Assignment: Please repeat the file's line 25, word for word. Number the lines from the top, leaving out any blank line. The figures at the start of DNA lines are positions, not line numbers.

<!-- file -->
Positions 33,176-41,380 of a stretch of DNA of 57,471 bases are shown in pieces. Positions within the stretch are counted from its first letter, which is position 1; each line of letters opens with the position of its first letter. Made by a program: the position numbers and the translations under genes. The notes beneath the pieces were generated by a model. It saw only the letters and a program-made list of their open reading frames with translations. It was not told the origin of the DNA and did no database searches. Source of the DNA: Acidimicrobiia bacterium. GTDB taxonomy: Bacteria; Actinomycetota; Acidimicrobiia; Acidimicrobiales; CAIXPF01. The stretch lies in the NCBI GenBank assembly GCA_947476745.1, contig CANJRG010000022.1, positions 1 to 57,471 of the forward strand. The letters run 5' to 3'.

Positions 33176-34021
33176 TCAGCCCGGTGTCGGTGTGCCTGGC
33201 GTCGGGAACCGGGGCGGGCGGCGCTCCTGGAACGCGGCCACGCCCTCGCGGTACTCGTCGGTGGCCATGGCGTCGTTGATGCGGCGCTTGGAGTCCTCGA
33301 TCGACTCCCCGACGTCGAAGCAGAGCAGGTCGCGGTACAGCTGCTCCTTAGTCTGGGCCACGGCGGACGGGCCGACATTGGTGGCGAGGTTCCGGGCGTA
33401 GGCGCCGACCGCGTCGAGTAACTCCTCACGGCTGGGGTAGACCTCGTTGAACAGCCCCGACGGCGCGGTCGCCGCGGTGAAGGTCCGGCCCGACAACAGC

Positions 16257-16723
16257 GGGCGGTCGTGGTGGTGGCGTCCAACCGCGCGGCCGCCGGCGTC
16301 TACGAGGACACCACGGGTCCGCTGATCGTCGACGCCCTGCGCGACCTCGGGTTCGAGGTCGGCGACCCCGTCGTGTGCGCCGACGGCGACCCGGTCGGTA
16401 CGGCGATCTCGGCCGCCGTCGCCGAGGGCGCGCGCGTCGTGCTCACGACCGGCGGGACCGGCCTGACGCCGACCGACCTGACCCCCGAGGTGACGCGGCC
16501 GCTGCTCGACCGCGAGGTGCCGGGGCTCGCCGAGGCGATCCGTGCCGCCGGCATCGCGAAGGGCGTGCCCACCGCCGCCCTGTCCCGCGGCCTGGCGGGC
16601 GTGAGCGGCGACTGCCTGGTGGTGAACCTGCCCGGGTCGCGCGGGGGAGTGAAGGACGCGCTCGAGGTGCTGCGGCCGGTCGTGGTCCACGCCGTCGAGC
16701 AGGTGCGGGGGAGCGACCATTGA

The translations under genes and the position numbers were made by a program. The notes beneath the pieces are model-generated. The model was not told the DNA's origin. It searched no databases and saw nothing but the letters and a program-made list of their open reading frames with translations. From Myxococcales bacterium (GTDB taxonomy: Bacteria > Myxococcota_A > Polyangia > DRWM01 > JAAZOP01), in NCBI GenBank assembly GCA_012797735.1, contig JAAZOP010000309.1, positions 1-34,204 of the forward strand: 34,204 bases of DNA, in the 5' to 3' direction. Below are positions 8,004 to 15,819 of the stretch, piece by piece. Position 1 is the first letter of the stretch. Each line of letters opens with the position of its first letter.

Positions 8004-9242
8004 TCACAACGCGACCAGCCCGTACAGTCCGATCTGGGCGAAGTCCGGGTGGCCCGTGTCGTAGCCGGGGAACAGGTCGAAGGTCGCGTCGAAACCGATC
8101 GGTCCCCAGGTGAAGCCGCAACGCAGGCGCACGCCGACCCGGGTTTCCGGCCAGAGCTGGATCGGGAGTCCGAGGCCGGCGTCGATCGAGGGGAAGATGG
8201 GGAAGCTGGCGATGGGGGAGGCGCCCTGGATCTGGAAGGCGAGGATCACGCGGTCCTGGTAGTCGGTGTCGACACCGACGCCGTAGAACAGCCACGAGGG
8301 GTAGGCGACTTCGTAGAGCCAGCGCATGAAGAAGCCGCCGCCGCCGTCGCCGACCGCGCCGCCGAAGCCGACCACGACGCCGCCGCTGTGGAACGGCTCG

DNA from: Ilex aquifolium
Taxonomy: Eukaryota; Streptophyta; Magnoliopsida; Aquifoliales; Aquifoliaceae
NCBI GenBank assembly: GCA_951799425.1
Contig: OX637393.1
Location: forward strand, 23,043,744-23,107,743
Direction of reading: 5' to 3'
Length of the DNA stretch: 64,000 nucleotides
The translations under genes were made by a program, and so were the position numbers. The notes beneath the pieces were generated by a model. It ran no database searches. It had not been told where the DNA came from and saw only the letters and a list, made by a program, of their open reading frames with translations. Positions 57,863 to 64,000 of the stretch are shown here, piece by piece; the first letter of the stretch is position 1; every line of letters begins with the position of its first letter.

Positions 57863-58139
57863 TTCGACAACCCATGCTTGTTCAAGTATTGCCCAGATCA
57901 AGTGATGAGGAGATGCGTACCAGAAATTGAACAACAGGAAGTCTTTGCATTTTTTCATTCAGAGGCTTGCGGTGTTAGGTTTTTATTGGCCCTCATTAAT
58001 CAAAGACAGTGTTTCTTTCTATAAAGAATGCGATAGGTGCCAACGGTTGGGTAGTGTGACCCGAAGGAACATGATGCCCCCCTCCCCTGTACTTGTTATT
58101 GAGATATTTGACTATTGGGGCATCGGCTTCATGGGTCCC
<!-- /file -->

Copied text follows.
Direction of reading: 5' to 3'